We uploaded the JSON dump to and started using the web UI to look for our problem. Different people on the team got involved and, as I mentioned earlier, this data can be confusing. After seeing the huge amount of Proc object from ActiveSupport::Callbacks some claimed that “ActiveSupport::Callbacks is obviously leaking objects on every request”. Unfortunately it wasn’t that simple and we weren’t able to find any patterns using

Good ol’ debuggin: Hunches & Teamwork

Unable to make progress using these approaches we were back to square one. I began testing locally again and, through spying on Activity Monitor, thought that I noticed a pattern emerging. So I double-checked that I had all the same software stack running that our production environment has, and then the pattern disappeared.

It was odd, but I had a hunch that it had something to do with a bad connection to memcached. I shared my hunch with @wisqnet and he started doing some testing of his own. We left our chat window open as we were testing and shared all of our findings.

This was immensely helpful so that we could both begin tracing patterns between each others results. Eventually we tracked down a pattern. If we consistently hit a URL we could see the memory usage climb and never stop. We eventually boiled it down to a single of code:

loop { Rails.cache.write(rand(10**10).to_s, rand(10**10).to_s) }

If we ran that code in a console and then shut down the memcached instance it was using, memory usage immediately spiked.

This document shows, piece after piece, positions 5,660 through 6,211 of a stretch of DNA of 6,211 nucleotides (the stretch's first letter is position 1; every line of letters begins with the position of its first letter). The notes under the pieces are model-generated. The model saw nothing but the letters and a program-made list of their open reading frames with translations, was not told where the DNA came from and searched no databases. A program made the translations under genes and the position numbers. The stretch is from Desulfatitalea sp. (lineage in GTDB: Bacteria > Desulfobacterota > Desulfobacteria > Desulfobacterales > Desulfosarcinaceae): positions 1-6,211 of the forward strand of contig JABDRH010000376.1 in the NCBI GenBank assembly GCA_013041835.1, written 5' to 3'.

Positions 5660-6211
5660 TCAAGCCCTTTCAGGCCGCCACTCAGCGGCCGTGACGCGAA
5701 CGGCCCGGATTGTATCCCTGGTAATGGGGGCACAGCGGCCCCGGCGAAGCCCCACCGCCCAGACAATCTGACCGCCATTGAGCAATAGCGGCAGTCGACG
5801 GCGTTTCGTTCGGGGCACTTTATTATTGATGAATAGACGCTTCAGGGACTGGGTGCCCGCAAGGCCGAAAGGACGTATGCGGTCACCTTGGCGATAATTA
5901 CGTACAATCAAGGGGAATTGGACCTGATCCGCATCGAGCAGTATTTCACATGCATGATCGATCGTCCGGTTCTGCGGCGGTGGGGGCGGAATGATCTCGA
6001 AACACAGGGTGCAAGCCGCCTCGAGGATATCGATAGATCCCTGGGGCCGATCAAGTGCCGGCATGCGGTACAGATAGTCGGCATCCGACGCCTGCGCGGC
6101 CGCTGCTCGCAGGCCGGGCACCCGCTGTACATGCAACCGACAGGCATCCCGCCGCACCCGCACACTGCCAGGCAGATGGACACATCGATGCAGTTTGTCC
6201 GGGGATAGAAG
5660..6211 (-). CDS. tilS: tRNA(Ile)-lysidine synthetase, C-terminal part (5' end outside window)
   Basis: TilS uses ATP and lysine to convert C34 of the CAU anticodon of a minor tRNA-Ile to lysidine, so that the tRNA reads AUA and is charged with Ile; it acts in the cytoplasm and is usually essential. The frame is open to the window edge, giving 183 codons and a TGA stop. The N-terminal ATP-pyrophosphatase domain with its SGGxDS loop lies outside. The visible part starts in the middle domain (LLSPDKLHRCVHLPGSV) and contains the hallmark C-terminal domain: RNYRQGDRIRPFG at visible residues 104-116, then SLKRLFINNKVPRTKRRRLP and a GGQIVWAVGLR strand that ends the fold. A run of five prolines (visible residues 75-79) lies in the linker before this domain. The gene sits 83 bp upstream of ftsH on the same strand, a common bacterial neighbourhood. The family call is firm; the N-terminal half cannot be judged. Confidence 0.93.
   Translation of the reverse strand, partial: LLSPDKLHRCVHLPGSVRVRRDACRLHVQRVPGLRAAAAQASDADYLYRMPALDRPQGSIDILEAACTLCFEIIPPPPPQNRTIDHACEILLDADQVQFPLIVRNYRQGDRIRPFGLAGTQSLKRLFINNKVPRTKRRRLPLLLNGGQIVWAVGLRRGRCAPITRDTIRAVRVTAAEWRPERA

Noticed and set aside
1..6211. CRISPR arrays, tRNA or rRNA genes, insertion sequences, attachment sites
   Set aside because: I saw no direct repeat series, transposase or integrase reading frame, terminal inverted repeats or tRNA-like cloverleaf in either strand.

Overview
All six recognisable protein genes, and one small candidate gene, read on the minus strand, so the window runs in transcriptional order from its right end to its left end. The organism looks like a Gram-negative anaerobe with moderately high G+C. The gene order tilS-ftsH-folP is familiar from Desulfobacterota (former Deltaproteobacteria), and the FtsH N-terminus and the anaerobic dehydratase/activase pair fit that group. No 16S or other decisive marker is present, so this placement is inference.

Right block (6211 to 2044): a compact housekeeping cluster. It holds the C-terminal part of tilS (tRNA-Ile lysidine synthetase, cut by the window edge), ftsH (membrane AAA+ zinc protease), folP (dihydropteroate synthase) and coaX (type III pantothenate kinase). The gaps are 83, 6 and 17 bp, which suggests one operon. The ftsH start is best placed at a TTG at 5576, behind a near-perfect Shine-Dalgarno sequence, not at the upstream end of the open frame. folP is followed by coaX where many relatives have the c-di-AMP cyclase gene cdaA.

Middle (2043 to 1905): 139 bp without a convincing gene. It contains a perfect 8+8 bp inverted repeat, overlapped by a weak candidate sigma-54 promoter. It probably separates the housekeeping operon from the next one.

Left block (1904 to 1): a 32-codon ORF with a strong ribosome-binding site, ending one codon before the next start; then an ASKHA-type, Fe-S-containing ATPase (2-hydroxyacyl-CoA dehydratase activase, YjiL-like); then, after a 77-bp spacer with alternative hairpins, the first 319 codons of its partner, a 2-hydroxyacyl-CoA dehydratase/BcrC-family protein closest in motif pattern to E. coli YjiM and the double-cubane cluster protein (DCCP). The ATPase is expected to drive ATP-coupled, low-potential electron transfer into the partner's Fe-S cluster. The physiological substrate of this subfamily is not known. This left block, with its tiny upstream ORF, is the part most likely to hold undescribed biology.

Now What?

Now that it was reproducible we were able to experiment with fixing it. We tracked the issue down to our memcached client library. We immediately switched libraries and the problem disappeared in production. We let the library author know about the issue and he had it fixed in hours. We switched back to our original library and all was well!


It turned out that the memory leak was happening in a C extension, so the Ruby tools would not have been able to find the problem.

Three pieces of advice to anyone looking for a memory leak:

  1. Make it reproducible!
  2. Trust your hunches, even if they don’t make sense.
  3. Work with somebody else. Bouncing your theories off of someone else is the most helpful thing you can do.

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Hack/Reduce Ottawa

Hack/Reduce Ottawa

Last Saturday Shopify attended Hack/Reduce Ottawa, the latest in a series of data hacking days run by the fine folks at Hopper.  The interesting thing about k/R is that the focus is on data, not apps or APIs. The hosts provided some crazy processing resources (3.75TB of RAM and 375TB of storage) on Amazon's EC2 platform and various parties came armed with large data sets to hack on. Our data team came up with 1.1 million rows of anonymized US order data, and that was one of the smallest sets available(!).


There is a great write-up of the event over at the Hack/Reduce site. I'd like to thank Jean-Claude Batista, Taswar Bhati, Joel Sachs, Andrew Clunis, and Petro Verkhogliad for putting our data to work as well as the organizers and sponsors: Everyone from Hopper, David from InfoGlutton, the staff of Moca Loca (who provided an excellent lunch), and of course UQO for providing the event space.

Hack/Reduce is a killer event so if one shows up in your city, sign up! You won't regret it.